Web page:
From the chair, on civic unrest: 'These issues are our issues'

Dear Colleagues,

The past week has been a very difficult one for our community and our nation. For myself personally, my days have been filled with rage, fear, sadness, exhaustion, frustration, resolve, and many other thoughts and emotions. I have struggled to find the exact words to communicate to all of you and have appreciated the clear words of our leaders UC president Janet Napolitano and UCSF Chancellor Sam Hawgood that our institution stands against racism and police brutality and with peaceful protest.
 
I would urge you all to consider three things:

  1.  As public health scientists and practitioners, these issues are our issues. Black men in the US have a 1 in 1000 lifetime risk of being killed by police. For young adult black men, police violence is a leading cause of death. Police violence is a public health issue. Systemic racism and structural inequality are public health issues. Many in the department are engaged in the scholarship that continues to point to these larger issues that must be addressed in order to improve health and achieve health equity. As scholars, teachers, and practitioners of public health, we must educate ourselves, understand, and speak out about these issues. As an institution we must continue to take concrete actions to ensure that we prioritize equity as well as health.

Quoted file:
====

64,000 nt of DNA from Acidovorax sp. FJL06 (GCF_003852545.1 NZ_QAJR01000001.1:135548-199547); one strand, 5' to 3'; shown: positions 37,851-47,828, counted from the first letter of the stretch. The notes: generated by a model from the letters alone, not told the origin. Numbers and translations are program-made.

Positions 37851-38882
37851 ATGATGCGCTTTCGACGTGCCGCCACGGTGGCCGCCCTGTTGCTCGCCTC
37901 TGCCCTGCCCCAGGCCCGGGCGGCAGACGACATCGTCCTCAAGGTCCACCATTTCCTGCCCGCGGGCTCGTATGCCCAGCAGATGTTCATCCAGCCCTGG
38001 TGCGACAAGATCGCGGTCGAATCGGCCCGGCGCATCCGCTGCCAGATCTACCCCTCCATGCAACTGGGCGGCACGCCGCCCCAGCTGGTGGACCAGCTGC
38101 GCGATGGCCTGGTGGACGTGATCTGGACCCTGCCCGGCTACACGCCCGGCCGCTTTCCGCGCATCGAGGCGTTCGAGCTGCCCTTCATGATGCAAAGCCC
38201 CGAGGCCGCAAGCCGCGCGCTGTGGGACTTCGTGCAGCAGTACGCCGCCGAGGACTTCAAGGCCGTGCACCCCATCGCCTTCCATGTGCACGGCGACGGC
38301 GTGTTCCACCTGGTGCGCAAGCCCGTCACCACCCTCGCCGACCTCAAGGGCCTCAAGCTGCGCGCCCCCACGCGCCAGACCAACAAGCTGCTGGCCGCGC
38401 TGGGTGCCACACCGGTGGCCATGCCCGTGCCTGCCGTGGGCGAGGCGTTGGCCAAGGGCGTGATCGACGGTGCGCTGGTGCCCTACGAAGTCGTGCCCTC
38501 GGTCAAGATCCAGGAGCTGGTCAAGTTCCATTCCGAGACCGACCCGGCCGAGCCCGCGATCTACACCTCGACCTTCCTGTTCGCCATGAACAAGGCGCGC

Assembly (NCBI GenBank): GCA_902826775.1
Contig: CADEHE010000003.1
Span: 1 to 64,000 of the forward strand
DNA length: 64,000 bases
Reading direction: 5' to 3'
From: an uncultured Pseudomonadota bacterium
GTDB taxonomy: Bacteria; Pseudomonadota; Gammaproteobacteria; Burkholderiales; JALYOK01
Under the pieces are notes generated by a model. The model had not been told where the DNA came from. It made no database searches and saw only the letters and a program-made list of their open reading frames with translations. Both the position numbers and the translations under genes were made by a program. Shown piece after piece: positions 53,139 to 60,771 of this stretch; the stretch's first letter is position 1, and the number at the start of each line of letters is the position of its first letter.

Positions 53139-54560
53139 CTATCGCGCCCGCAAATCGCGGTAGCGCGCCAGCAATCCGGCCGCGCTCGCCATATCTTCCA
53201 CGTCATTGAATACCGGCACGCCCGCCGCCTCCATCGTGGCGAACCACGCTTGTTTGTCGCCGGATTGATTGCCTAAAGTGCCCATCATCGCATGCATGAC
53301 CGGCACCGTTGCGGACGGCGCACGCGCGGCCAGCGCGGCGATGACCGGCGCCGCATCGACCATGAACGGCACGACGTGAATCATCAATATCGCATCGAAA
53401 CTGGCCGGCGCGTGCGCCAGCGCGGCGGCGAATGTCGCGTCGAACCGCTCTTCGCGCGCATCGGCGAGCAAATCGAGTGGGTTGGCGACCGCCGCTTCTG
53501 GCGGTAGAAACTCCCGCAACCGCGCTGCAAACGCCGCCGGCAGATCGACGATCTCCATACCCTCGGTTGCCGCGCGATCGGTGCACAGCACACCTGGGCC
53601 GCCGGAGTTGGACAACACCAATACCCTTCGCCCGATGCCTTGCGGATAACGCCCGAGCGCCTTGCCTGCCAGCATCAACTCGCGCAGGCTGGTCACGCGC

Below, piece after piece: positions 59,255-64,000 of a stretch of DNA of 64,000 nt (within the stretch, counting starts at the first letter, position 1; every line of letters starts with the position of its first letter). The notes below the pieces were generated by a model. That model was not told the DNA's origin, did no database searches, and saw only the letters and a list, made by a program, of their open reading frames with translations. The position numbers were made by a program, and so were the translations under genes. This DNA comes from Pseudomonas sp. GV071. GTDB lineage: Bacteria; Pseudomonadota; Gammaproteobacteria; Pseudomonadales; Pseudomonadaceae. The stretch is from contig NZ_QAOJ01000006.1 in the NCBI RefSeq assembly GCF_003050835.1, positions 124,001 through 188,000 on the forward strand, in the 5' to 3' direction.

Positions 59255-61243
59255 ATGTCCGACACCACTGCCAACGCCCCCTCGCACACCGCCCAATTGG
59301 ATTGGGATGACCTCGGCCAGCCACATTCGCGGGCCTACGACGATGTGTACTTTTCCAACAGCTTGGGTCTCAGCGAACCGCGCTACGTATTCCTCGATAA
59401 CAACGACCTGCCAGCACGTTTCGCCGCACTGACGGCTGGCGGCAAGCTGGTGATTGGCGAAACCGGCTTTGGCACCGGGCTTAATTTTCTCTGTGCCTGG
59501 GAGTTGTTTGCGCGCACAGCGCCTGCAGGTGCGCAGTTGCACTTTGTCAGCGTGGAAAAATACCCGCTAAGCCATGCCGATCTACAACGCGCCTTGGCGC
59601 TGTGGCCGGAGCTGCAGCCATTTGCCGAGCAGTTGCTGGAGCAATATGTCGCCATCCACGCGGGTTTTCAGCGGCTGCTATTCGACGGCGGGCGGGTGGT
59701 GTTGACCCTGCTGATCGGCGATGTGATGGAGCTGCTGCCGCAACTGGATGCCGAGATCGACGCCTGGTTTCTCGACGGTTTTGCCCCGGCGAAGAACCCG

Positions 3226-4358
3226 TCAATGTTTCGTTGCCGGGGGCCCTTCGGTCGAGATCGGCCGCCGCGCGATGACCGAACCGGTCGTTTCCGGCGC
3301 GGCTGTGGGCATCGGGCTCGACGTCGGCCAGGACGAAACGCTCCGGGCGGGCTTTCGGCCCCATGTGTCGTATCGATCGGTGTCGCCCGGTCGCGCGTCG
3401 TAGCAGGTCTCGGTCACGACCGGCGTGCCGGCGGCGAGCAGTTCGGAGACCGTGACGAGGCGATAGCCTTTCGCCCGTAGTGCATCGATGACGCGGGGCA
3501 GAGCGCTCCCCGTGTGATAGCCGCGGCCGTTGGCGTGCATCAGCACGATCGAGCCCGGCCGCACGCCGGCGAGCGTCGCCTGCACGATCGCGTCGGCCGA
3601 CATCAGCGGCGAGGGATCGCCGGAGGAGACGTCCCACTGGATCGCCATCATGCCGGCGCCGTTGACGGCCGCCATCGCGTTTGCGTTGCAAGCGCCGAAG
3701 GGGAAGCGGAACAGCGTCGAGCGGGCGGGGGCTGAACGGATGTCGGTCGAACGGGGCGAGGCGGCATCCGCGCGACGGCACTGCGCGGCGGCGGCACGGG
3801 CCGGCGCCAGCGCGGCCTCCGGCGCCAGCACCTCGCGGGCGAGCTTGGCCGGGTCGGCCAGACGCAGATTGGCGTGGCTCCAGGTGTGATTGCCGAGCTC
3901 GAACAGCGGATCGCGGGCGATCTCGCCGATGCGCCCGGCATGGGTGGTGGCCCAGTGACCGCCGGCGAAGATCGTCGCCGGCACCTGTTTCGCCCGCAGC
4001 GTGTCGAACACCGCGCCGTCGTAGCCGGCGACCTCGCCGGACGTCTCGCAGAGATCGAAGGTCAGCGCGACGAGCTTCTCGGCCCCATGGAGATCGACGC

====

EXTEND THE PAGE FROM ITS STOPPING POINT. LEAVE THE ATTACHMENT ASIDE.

1. These issues are personal to many of us and we all need space to respond in our own ways. All of us are processing the killing of George Floyd and the aftermath in our own way. The events hit especially hard for our black staff, faculty, and students. As a community, we need to give one another space to react to these events in ways that will likely be different for each individual, without judgment. Please make room for students and coworkers to have potentially powerful feelings. We have supported each other throughout this pandemic and during this time we will need to do this even more. If you are struggling, please do take advantage of your benefits package to take time off for self-care and/or to talk to someone.
  1. Stay informed and connected. The campus community has come together in support in many outstanding ways. The student Interprofessional Diversity and Equity Alliance will have a lunchtime meeting today, June 3. The Multicultural Resource Center will be hosting several UCSF-wide restorative justice circles for black people who have been impacted by police violence. On Sunday, June 7 at 4 pm, Dr. Edward Miller is hosting a conversation on racism and police brutality open to all. 

I am tremendously grateful for our department’s Diversity, Equity and Inclusion Committee. The work they have been doing over the past months readied them to provide a fantastic list (sent under separate cover) of resources to help us respond with insight and empathy to the current situation as teachers, coworkers and researchers. They will share more about their work in our department meeting Friday and in their workshop on Monday.
 
Yours sincerely,
Kirsten